US Catholic Faith in Real Life

Three of a kind

By Mary Ann Perga | Print this pagePrint | Email this pageShare
The selfless gift of the Eucharist, the selfless death of Jesus, and the Resurrection are all one great act of love from God.

For Jesus, it was all one thing. There was no separation, no distance between the three days. Knowing what he was about to suffer, Jesus of Nazareth took bread in his hands on a Thursday evening and set into motion everything that was to follow. Christ, the beloved Son of God, rose triumphant on Saturday evening and put an end to death forever. The days are one continuous movement that secured our salvation and sealed forever the final covenant between God and people.

The combined celebrations are called the Paschal Triduum. Paschal refers to the Paschal Lamb that was central to the Jewish feast of Passover. Three of the gospel accounts tell us that the last meal that Jesus ate with his friends on Holy Thursday was the Passover meal. The Gospel of John, stressing the significance of Jesus as the Lamb of God, has the Crucifixion occurring on the day of Passover at the time when the Paschal Lambs were being slaughtered at the temple for use throughout Jerusalem.

In the Jewish tradition, Passover is the time to recall God's saving actions in the life of Israel. It marks the first covenant that God made with his people. The Lord's angel "passed over" the homes of the Jews marked with the blood of the lamb that had been sacrificed and made it possible for the Jewish people to flee the slavery of Egypt. Many years before, God had promised Abraham that his descendants would have a homeland and that they would be a blessing to all the world. The movement of the Jewish people from slavery to freedom is the fulfillment of that covenant.

Jesus came to bring a new covenant between God and his people. This covenant would be sealed not with the blood of a lamb, but with his own blood. His was the perfect offering because his offering brought more than freedom from slavery. It brought freedom from death. Jesus yielded to a death he had the power to avoid. He knew that we all will one day face the terror of death. The death he faced was more miserable than any we can imagine. He was condemned by his religion, executed as a common criminal, deserted by his friends, and suffered the slow asphyxiation of crucifixion.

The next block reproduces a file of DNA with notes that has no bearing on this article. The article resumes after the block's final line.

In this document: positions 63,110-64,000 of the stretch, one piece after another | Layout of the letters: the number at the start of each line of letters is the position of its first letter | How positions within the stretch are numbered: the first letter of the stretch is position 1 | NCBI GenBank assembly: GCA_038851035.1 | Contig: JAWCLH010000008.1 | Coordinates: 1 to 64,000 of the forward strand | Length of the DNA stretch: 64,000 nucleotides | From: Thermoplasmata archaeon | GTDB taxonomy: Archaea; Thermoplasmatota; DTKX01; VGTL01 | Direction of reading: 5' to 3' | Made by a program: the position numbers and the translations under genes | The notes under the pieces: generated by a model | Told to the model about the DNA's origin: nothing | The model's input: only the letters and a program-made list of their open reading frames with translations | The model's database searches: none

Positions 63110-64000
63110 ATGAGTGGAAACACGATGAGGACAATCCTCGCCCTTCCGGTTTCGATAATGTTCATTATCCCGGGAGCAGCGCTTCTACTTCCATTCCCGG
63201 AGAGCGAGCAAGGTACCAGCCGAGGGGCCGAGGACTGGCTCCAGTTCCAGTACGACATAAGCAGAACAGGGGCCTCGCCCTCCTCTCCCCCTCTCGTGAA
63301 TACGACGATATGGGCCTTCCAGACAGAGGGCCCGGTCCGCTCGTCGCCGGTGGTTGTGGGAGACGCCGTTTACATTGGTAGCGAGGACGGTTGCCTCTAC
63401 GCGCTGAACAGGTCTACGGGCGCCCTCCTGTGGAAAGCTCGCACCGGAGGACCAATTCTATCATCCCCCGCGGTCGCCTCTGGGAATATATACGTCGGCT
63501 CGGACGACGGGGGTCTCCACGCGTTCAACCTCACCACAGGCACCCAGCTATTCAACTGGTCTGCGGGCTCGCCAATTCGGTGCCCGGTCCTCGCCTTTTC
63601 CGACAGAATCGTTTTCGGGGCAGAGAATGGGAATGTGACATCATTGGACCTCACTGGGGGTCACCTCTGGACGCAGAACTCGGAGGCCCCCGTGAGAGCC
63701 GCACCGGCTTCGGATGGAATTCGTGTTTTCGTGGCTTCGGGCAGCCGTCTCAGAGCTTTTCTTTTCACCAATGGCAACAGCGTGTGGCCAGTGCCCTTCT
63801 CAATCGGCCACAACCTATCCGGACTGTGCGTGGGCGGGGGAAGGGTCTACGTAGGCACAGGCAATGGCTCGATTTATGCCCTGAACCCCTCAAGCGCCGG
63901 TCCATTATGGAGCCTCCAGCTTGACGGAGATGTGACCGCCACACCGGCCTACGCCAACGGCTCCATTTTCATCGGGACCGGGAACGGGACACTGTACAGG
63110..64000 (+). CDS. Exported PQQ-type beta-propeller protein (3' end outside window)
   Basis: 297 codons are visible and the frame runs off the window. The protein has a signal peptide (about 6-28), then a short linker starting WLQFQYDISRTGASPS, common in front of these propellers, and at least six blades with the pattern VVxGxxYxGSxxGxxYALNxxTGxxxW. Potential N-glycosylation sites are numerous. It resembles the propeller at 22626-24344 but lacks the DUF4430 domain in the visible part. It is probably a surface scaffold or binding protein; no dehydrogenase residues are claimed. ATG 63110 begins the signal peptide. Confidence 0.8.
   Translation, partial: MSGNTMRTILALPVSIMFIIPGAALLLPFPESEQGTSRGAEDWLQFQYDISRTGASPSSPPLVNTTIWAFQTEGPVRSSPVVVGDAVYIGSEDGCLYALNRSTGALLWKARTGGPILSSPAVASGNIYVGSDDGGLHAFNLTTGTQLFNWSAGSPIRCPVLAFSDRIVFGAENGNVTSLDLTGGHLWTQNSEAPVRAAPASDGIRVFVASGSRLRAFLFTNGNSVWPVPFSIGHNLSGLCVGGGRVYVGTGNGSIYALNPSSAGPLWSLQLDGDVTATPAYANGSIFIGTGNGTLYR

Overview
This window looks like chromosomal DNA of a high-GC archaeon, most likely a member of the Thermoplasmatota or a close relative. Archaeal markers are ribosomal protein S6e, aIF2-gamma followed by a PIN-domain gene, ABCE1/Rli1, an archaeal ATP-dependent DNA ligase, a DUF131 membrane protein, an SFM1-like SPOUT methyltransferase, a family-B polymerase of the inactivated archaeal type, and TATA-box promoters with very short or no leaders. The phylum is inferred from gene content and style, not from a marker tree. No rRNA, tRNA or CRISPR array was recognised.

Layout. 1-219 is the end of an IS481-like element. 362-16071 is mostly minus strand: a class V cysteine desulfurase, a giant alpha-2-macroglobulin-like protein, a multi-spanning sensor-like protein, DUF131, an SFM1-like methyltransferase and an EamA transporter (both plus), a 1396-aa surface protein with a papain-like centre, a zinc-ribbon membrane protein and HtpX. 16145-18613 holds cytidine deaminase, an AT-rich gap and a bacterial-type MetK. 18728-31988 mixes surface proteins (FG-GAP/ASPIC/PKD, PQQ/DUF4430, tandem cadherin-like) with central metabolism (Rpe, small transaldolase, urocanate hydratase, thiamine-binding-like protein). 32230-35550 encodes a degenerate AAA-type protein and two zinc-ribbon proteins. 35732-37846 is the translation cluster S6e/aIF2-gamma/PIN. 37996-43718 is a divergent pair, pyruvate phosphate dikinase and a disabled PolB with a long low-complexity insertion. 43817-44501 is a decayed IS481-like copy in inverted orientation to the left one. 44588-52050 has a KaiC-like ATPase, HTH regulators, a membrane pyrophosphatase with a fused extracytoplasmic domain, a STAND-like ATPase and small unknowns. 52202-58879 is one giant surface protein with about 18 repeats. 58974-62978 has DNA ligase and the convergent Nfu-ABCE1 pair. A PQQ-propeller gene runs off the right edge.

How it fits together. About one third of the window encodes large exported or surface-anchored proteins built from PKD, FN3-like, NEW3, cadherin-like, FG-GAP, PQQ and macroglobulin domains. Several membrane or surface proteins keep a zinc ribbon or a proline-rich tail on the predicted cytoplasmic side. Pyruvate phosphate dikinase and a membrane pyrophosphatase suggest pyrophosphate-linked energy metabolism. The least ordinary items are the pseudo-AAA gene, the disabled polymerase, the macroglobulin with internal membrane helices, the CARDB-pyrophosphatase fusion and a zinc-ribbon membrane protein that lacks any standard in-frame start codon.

On either side of this painful and disgraceful death, Jesus offered us gifts of immeasurable value. Before his death, he left us with the sacrament of the Eucharist, a guarantee of his presence among his people in a special way until the end of time. At his Resurrection, he removed the sting of death from the lives of those who believe in him and his promises.

I have attended all three liturgies-Holy Thursday, Good Friday, and Holy Saturday-most of my life, never aware of the fact that none of them are "days of obligation." They have always been days of love. Holy Thursday is wondrous. I feel at one with the disciples as we celebrate the anniversary of the Eucharist. I cherish the time spent after the ceremony, fulfilling Jesus' loving plea to "stay and watch with me for an hour."

The Good Friday services of my youth have been shortened and simplified. The long prayers and ceremonies are gone, the clackers have all but disappeared. Yet, the essence of that day remains. The tears still flow from my eyes when I imagine his sacrifice and feel the love contained in it.

The adoration of the cross moves me to a silent contrition more sincere than any other day of the year. I look forward to rain on Good Friday because the very heavens seem to take up my tears of sorrow and shame.

Finally, I believe the most beautiful liturgy of the year is the Easter Vigil. The church is plunged into darkness, and we depend solely on the light of Christ. The deacon chants the haunting melody of the Exsultet, and we hear the history of God's fidelity to his people. Suddenly, the lights are thrown on, the bells ring, and we sing "Glory to God" with full hearts and clear understanding.

For me, it is all one thing. The selfless gift of the Eucharist, the selfless death, and the victorious Resurrection are all one great act of love from a pursuing God who could not have devised a better plan for capturing our hearts. The Triduum shoots this love into me like a powerful drug. The holy medicine lasts a whole year, and I unfailingly return for my annual dose, anxious to feel it once again.

This article appeared in the April 1999 issue of U.S. Catholic (Vol. 64, No. 4, page 50).